This is an excerpt from a pamphlet written by Jack Geikler titled, “Some Further Thoughts on Dementia Caregiving,” a report about his caregiving education during his wife Pat’s 13-year journey through the surreal world of dementia. He wrote the body of this pamphlet as a memo to his fellow caregivers in the Kendal-supported Dementia Caregivers Group.
Our use of music as a caregiving (and caregiver) tool was realized in two parts as I grew more knowledgeable. In the early stage I selected the old songs she remembered from childhood for her repertoire (mainly as an entertainment activity). She would sing the lyrics from memory to most of them. As I continued to expand the database of songs – mostly classical – I found that I could also change her behavior depending on the music I selected. It was amazing how often we ended up listening to Mozart when I was trying to calm her down at the end of the day or getting her moving in the morning. I came to the realization that the variables seemed to be frequency, tempo/rhythm, and a steady repetitive pattern.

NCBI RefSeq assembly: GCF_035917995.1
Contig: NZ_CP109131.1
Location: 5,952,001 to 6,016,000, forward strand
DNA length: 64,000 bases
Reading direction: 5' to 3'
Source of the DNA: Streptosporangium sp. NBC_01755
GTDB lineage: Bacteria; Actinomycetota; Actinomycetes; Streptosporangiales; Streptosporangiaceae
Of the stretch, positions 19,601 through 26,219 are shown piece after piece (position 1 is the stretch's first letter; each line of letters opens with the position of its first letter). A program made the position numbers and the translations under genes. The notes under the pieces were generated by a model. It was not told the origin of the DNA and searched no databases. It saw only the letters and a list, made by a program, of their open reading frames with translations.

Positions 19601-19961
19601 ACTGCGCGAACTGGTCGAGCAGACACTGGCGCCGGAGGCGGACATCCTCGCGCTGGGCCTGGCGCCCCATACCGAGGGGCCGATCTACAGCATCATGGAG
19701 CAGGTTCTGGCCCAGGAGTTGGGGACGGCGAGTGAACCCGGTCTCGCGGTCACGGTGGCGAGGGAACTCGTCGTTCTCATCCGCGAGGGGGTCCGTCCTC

In the second stage, unfortunately late in Pat’s progression, I was introduced to the concept of a binaural beat frequency added to appropriate music being able to change one’s brain wave frequency to encourage calmness, concentration, or sleep. I obtained several of Monroe Products Hemi-Sync CDs, tried them on myself for several months and found they provided me a way to reduce stress and to allow me to get to sleep without the usual brain clutter. I also used them during my meditation exercises.
I then incorporated them into Pat’s music and used them for a month until she had to move to Borden. My observations during that time is that it had a similar effect on her although there was not enough time to document and confirm that. One certain benefit for both of us is that the Hemi-Sync CD’s technology resulted in a positive effect much more quickly than just music alone.